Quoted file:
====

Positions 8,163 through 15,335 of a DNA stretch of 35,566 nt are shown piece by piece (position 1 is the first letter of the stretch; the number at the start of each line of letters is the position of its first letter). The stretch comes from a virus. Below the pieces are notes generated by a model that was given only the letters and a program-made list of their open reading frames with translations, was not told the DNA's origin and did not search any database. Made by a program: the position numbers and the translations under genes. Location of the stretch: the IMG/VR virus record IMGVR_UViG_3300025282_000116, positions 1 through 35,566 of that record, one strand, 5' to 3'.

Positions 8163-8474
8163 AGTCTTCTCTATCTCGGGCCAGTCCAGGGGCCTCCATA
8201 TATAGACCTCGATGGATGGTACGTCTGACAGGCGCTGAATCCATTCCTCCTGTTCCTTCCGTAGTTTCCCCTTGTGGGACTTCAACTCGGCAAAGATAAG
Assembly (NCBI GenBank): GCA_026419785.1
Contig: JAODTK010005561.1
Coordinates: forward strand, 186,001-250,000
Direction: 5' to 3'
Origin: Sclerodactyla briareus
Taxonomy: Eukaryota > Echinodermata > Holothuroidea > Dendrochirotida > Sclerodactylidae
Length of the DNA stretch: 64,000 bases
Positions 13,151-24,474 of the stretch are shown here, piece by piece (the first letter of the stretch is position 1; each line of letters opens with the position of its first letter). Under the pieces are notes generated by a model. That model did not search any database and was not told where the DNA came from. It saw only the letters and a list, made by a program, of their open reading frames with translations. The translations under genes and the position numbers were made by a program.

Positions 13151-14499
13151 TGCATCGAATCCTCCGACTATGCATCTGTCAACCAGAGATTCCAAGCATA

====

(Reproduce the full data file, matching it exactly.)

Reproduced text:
Positions 8,163 through 15,335 of a DNA stretch of 35,566 nt are shown piece by piece (position 1 is the first letter of the stretch; the number at the start of each line of letters is the position of its first letter). The stretch comes from a virus. Below the pieces are notes generated by a model that was given only the letters and a program-made list of their open reading frames with translations, was not told the DNA's origin and did not search any database. Made by a program: the position numbers and the translations under genes. Location of the stretch: the IMG/VR virus record IMGVR_UViG_3300025282_000116, positions 1 through 35,566 of that record, one strand, 5' to 3'.

Positions 8163-8474
8163 AGTCTTCTCTATCTCGGGCCAGTCCAGGGGCCTCCATA
8201 TATAGACCTCGATGGATGGTACGTCTGACAGGCGCTGAATCCATTCCTCCTGTTCCTTCCGTAGTTTCCCCTTGTGGGACTTCAACTCGGCAAAGATAAG
Assembly (NCBI GenBank): GCA_026419785.1
Contig: JAODTK010005561.1
Coordinates: forward strand, 186,001-250,000
Direction: 5' to 3'
Origin: Sclerodactyla briareus
Taxonomy: Eukaryota > Echinodermata > Holothuroidea > Dendrochirotida > Sclerodactylidae
Length of the DNA stretch: 64,000 bases
Positions 13,151-24,474 of the stretch are shown here, piece by piece (the first letter of the stretch is position 1; each line of letters opens with the position of its first letter). Under the pieces are notes generated by a model. That model did not search any database and was not told where the DNA came from. It saw only the letters and a list, made by a program, of their open reading frames with translations. The translations under genes and the position numbers were made by a program.

Positions 13151-14499
13151 TGCATCGAATCCTCCGACTATGCATCTGTCAACCAGAGATTCCAAGCATA